easyJet has partnered with Cranfield Aerospace Solutions (CAeS) to support the development of its hydrogen technologies for commercial aircraft.
The partnership will see easyJet support CAeS in the development of its hydrogen fuel cell propulsion system for an existing nine-seat Britten-Norman Islander aircraft, which the companies aim to fly by 2023.
CAeS will work with easyJet to understand how the adoption of zero-carbon technologies can be integrated with an airline’s operations.
Easyjet said it is “optimistic” it could begin flying customers on planes powered by hydrogen-combustion, hydrogen-electric or a hybrid of both by the mid to late-2030s.
“We know that technology is a key driver to achieve our decarbonisation targets with hydrogen propulsion a frontrunner for short-haul airlines like easyJet,” said easyJet’s director of flight operations David Morgan.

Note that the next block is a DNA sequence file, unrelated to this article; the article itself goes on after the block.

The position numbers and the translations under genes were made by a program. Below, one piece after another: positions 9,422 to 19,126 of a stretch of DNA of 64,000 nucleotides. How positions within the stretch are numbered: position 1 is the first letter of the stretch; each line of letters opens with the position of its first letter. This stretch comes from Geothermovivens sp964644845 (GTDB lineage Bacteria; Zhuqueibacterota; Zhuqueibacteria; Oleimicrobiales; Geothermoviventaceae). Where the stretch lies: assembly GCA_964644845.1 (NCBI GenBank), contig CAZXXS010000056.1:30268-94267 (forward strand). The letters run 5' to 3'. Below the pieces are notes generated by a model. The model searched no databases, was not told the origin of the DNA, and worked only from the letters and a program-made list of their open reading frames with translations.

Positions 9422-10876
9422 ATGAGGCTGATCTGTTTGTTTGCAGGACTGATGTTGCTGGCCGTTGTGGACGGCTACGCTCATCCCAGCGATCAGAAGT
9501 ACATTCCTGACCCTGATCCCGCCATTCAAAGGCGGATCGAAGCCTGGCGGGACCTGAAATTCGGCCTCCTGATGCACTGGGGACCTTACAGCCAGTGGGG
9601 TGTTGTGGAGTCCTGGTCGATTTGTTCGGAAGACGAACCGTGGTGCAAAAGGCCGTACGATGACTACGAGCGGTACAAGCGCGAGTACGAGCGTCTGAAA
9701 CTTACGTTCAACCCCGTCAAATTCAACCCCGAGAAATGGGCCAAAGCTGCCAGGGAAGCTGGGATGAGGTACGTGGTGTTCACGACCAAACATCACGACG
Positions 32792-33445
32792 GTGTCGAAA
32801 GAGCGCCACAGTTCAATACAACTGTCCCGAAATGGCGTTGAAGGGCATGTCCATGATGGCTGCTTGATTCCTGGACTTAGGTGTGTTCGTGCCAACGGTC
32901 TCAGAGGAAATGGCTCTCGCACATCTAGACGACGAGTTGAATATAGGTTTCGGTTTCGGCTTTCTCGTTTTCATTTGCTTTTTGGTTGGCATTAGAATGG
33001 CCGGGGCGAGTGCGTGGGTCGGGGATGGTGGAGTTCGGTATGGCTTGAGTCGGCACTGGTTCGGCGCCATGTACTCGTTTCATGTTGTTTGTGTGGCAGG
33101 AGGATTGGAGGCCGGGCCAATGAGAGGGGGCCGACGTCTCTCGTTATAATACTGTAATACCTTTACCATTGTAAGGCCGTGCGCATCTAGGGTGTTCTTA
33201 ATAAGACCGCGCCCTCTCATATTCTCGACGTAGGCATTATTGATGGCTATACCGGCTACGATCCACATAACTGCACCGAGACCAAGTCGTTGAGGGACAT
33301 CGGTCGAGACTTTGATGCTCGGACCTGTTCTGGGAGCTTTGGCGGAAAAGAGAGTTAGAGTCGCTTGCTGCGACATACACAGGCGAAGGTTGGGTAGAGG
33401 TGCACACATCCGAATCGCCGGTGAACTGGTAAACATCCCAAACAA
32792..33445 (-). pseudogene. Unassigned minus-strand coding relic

“We are dedicated to working with industry leading partners to support the development of these promising new technologies and we look forward collaborating with Cranfield Aerospace Solutions to support bringing this technology to maturity as early as possible.”
In November, easyJet joined ‘Race to Zero’, a global UN-backed campaign to achieve net-zero carbon emissions by 2050.